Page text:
MELBOURNE -- A Somali-born Australian who carried out a deadly knife rampage in Melbourne held extremist views and was known to intelligence services, authorities said Saturday, as they carried out raids and interviewed dozens of witnesses.
Australian Federal Police said 30-year-old Hassan Khalif Shire Ali -- who was shot dead after driving a 4x4 laden with gas cylinders into the city centre and stabbing three people -- fled to Australia as a child with his family in the 1980s.
He stabbed three people before being confronted by members of the public and armed officers who eventually shot him in the chest. One of his victims died at the scene while two others were wounded.
Authorities have questioned around 35 people who saw the rush hour attack, which although crude, was said to have been designed to “cause terror and cause maximum casualties” in the heart Australia’s bustling second city.
Armed officers raided two addresses in the west and northeast of the city, linked to the perpetrator’s family and associates, although there is not thought to be an ongoing threat.
The man killed by Shire Ali was named by local media as 74-year-old Sisto Malaspina, an icon of Melbourne’s thriving culinary culture who ran a famous Italian cafe.
Two other men wounded in the attack are still being treated but are expected to make a recovery.
Australian authorities now face difficult questions about how Shire Ali, who was known to the Australian Security Intelligence Organization for at least three years, was able to carry out an attack.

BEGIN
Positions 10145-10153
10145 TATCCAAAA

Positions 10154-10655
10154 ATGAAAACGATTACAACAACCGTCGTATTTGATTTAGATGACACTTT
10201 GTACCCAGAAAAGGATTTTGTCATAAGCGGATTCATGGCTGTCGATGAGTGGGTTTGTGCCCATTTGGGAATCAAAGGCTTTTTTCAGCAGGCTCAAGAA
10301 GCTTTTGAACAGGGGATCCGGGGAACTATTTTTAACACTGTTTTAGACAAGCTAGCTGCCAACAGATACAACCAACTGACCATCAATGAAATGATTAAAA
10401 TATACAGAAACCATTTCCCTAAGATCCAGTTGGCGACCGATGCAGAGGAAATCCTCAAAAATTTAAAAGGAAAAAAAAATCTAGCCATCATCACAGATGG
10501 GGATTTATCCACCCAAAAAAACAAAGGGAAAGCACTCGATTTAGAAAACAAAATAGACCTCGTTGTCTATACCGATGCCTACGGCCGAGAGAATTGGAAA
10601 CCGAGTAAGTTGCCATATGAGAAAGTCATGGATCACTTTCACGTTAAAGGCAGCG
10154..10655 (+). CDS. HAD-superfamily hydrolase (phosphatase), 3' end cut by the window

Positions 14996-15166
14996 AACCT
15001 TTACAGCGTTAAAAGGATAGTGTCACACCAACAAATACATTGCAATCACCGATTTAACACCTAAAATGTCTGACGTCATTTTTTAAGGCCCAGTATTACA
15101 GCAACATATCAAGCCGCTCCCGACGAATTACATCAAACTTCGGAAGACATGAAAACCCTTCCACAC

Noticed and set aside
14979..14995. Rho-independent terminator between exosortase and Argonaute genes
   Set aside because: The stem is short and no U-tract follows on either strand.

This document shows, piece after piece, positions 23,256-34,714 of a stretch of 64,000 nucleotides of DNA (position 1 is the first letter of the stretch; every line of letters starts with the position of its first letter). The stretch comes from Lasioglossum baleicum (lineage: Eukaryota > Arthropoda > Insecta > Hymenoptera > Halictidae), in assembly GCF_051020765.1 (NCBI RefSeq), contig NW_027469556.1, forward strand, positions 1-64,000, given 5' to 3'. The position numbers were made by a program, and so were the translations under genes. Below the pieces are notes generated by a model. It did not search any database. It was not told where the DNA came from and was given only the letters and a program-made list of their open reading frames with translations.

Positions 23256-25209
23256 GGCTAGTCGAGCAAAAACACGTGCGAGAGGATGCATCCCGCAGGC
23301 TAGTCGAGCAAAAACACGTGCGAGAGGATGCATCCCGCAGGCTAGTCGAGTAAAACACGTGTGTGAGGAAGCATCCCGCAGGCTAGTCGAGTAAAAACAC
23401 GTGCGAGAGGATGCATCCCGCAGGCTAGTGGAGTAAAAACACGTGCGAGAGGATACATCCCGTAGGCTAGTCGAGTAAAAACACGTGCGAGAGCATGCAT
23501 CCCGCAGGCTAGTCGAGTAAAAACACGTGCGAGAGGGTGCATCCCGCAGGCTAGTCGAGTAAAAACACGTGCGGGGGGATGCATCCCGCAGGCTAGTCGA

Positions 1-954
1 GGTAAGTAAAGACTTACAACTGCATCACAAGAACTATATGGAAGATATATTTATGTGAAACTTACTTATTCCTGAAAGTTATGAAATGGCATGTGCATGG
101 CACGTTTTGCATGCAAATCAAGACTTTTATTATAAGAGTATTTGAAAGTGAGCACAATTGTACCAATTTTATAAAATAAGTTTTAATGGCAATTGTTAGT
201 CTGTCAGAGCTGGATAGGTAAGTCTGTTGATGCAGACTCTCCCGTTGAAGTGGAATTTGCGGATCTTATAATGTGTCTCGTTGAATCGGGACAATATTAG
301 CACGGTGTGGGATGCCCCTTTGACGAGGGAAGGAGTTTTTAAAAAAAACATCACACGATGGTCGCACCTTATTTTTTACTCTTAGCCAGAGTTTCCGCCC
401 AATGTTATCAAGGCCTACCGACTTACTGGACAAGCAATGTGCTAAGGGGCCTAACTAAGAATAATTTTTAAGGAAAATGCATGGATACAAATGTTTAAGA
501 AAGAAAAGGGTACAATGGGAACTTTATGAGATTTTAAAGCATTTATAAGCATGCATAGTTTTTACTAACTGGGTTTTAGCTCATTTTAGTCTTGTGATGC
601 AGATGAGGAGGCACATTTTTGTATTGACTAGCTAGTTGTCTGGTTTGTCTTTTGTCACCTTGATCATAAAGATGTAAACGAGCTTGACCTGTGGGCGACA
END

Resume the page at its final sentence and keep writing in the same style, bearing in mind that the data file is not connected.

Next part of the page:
He had his Australian passport revoked in 2015 amid fears he was trying to travel to Syria to join the Islamic State group.
His brother will go on trial next year on separate terror-related charges -- accused of trying to acquire a firearm and kill people in a New Years’ Eve crowd.
“The assessment was made that whilst he had radicalized views he didn’t pose a threat to the national security environment,” Ian Mccartney, a federal police counterterrorism official said of Shire Ali.
Mccartney described the attack as a “wake up call” even as the Islamic State loses territory in Iraq and Syria, where Australian forces are part of a coalition fighting the group.
“The circumstances of how he and when he moved from having these radicalized views to carrying out this attack yesterday will be a key focus of the investigation,” Mccartney added.
The Islamic State group -- which often claims responsibility for such attacks -- said via its propaganda arm that the perpetrator was an “Islamic State fighter and carried out the operation.”
It provided no evidence to back its claim.
Witness footage showed police struggling for at least a minute to corral the towering man as he lunged, slashed and stabbed wildly at two officers. At least two members of the public stepped in to help police. One man was armed with a cafe chair while another -- swiftly dubbed an “Aussie hero” on social media -- repeatedly tried to ram the suspect with an empty metal shopping cart.